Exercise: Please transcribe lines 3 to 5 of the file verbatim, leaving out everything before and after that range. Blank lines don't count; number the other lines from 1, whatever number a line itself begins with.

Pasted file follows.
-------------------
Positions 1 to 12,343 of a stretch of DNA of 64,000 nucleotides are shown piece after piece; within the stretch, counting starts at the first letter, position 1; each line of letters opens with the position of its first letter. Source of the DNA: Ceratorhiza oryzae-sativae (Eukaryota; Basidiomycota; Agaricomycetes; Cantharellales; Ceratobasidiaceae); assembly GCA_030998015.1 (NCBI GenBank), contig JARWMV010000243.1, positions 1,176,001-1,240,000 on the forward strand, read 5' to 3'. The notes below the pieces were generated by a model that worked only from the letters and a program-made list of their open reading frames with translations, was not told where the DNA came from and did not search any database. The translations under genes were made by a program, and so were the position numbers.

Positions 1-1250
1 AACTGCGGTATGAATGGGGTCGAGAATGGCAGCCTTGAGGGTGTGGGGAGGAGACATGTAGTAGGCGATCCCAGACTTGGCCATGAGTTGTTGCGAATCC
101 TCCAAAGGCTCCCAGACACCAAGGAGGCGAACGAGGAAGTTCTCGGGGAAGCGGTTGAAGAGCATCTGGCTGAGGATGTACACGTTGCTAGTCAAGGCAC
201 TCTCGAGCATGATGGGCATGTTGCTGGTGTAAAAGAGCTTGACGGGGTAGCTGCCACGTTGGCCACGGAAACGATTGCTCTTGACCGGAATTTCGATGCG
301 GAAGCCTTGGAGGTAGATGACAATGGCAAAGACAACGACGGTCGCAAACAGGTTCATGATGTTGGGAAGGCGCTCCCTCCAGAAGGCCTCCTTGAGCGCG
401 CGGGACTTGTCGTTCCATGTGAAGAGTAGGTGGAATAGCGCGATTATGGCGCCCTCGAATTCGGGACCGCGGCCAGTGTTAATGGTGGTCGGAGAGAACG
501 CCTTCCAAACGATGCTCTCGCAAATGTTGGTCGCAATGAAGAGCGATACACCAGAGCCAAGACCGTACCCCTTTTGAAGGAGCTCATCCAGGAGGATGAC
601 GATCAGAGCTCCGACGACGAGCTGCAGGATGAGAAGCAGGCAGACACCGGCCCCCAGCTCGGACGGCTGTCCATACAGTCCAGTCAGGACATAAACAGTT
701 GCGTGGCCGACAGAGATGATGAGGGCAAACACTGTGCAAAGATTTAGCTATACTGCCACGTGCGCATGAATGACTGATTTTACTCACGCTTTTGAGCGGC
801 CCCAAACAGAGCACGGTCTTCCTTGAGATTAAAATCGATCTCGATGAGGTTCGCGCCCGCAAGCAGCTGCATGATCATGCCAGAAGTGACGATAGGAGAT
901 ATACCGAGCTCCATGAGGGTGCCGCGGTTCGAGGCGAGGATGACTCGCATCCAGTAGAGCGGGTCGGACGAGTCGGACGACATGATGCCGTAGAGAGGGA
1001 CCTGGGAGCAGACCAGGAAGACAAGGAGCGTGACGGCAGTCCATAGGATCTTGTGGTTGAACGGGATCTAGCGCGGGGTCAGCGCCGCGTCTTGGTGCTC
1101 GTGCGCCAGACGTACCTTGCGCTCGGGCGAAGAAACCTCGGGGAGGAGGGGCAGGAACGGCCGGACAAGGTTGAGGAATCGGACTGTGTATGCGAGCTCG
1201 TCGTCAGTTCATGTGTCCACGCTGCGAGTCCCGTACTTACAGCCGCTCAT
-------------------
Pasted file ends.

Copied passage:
1 AACTGCGGTATGAATGGGGTCGAGAATGGCAGCCTTGAGGGTGTGGGGAGGAGACATGTAGTAGGCGATCCCAGACTTGGCCATGAGTTGTTGCGAATCC
101 TCCAAAGGCTCCCAGACACCAAGGAGGCGAACGAGGAAGTTCTCGGGGAAGCGGTTGAAGAGCATCTGGCTGAGGATGTACACGTTGCTAGTCAAGGCAC
201 TCTCGAGCATGATGGGCATGTTGCTGGTGTAAAAGAGCTTGACGGGGTAGCTGCCACGTTGGCCACGGAAACGATTGCTCTTGACCGGAATTTCGATGCG